To begin understanding dark matter in astrophysics, one must first step into a world where galaxies are considered small. The is the world that Annika Peter, Ph.D., and graduate student Stacy Kim are discovering more fully at The Ohio State University’s Center for Cosmology and AstroParticle Physics. Their research could better define the substance that comprises over a quarter of the universe.
While the particles that make up gases and stars are well known, scientists do not know what makes up dark matter – only that these are new, undefined particles. The dominant hypothesis is that dark matter is made up of weakly interacting massive particles, or WIMPs. However, there is some observational evidence that the hypothesis is not valid.
“The problem with [WIMPs] is that on scales that we consider small, which, to us, is the size of clusters of galaxies and smaller, it looks like things aren’t what they should be,” Kim said.
To better define its properties, astrophysicists look at how dark matter might interact with itself. Dark matter is gravitationally attractive and, by the WIMP theory, should settle into dense clumps. After observing the movement of stars within galaxies, researchers noticed that stars were not orbiting as quickly as they should if dark matter were stable, as the WIMP theory suggests.
Peter and Kim are exploring a model called self-interacting dark matter. To do this, they are researching the “stickiness” of dark matter – if dark matter particles can collide with each other. To test the theory of collisionality, Kim is virtually smashing galaxy clusters together through the use of the Ohio Supercomputer Center.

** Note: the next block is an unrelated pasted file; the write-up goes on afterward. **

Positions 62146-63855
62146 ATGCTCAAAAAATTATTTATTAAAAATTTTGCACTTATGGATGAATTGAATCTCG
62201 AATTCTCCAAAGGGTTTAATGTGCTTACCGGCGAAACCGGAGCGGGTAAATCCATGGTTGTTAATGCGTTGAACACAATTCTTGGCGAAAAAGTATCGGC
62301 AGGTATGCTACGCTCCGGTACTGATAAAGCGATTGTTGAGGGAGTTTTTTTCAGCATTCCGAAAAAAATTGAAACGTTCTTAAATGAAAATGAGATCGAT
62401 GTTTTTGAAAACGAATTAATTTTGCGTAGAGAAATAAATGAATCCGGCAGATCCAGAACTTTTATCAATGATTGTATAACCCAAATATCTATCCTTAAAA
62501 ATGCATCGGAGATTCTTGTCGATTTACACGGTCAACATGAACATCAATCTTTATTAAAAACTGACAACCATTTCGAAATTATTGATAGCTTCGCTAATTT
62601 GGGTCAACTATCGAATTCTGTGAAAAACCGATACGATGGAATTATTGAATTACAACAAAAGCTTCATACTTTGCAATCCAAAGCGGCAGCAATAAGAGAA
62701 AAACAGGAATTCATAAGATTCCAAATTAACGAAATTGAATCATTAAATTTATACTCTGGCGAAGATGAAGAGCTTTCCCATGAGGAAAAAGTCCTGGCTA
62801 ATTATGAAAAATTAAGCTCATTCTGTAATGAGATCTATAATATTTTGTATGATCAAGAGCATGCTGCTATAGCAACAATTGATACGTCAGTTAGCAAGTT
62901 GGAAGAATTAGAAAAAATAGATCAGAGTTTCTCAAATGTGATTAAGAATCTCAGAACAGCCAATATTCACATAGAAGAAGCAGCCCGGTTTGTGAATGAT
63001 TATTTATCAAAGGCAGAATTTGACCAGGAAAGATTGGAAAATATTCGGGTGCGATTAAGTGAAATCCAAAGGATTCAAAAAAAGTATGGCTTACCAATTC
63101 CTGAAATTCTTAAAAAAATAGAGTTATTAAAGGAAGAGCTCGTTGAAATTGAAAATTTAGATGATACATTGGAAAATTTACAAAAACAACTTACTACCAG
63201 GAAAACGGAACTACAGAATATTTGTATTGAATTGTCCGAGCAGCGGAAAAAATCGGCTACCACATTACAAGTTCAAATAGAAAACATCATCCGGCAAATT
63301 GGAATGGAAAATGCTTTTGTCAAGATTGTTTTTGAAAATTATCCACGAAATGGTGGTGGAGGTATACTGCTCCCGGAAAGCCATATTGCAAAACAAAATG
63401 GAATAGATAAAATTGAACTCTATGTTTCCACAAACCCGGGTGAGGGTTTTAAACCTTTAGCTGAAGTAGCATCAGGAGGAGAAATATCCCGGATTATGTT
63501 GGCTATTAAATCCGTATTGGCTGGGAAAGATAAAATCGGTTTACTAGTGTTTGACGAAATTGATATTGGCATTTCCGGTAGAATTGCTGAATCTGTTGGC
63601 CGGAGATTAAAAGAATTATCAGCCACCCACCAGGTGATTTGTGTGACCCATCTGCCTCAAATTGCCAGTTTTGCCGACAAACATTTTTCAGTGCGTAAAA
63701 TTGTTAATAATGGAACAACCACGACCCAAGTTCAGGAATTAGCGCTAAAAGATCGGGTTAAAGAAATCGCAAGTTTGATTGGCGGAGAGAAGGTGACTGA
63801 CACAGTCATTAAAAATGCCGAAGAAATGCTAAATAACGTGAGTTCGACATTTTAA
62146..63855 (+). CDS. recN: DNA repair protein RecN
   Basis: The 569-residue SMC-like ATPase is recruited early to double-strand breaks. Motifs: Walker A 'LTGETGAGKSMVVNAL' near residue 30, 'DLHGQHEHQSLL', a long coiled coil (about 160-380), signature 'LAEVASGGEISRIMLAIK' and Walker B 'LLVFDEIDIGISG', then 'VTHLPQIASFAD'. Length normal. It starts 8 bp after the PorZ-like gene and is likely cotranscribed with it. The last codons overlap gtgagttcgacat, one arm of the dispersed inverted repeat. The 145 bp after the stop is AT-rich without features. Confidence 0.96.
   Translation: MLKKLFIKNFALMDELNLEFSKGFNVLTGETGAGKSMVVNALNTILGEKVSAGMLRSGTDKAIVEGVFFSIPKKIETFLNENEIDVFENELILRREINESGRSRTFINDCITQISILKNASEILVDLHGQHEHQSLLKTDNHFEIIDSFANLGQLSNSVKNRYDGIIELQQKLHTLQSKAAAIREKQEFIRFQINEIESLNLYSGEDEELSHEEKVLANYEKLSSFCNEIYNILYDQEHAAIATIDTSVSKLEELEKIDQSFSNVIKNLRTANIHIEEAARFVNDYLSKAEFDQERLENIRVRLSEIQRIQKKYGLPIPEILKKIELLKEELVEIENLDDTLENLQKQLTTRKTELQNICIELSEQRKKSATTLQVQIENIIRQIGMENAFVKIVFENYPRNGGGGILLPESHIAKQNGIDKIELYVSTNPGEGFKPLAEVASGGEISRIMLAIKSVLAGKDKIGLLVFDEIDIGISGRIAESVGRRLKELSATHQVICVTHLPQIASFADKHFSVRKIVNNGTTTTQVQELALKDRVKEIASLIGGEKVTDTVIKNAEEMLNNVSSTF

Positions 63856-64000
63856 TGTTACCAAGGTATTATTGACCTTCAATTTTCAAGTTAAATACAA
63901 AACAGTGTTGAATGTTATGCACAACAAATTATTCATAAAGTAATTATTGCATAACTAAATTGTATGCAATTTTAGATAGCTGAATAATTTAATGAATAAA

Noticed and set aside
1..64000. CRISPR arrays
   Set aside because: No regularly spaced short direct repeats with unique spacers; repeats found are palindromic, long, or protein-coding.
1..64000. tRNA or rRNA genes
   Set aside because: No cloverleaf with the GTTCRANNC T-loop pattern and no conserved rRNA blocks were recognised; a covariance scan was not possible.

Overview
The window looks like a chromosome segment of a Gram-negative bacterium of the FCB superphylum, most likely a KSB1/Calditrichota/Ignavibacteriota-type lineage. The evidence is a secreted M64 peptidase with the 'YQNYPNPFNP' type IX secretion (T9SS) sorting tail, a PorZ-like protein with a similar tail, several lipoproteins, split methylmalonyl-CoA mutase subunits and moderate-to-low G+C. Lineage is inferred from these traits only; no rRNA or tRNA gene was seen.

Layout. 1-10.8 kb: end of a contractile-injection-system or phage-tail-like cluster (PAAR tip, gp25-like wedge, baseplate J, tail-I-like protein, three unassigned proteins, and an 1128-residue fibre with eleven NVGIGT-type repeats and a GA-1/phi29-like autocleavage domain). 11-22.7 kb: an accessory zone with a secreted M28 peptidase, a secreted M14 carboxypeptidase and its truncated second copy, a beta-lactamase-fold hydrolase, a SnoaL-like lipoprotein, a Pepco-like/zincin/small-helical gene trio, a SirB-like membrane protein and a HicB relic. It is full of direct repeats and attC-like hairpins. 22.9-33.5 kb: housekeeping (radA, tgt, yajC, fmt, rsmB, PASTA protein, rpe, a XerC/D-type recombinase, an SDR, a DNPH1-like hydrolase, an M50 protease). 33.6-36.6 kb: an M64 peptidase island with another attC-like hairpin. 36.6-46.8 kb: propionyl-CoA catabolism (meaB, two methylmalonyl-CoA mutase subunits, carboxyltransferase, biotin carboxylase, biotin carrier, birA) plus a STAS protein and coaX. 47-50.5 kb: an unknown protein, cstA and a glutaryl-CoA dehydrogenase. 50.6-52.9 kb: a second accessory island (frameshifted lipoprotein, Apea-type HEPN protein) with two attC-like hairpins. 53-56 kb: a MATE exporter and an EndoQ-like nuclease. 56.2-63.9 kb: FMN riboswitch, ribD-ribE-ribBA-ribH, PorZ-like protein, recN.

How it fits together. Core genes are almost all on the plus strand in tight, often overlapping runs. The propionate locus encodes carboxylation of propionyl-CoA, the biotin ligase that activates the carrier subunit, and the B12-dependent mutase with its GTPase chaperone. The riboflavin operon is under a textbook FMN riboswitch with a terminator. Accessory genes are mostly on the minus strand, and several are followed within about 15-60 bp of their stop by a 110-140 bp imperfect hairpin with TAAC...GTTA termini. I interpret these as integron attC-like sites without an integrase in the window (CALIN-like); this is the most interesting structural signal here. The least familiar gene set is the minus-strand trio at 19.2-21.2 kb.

“The clusters that Stacy has been simulating are the biggest bound structures in the universe, and when they hit each other, it’s like the largest particle collider in the universe,” Peter said.
Kim observes how dark matter and galaxies move when two galaxy clusters with equal mass collide. By looking at the distribution of galaxies and dark matter after a collision, Kim may be able to determine how “sticky” dark matter is.
A detection of dark matter collisionality would upend the presiding WIMP paradigm and could begin to define the illusive properties of this mysterious particle.
“This is sort of the missing link that allows us to translate between theories of dark matter and what astronomers see in the sky,” Peter said.
Project Lead: Annika Peter, Ph.D., The Ohio State University
Research Title: Investigating the collisionality of dark matter with simulations of merging galaxy clusters
Funding Source: National Aeronautics and Space Administration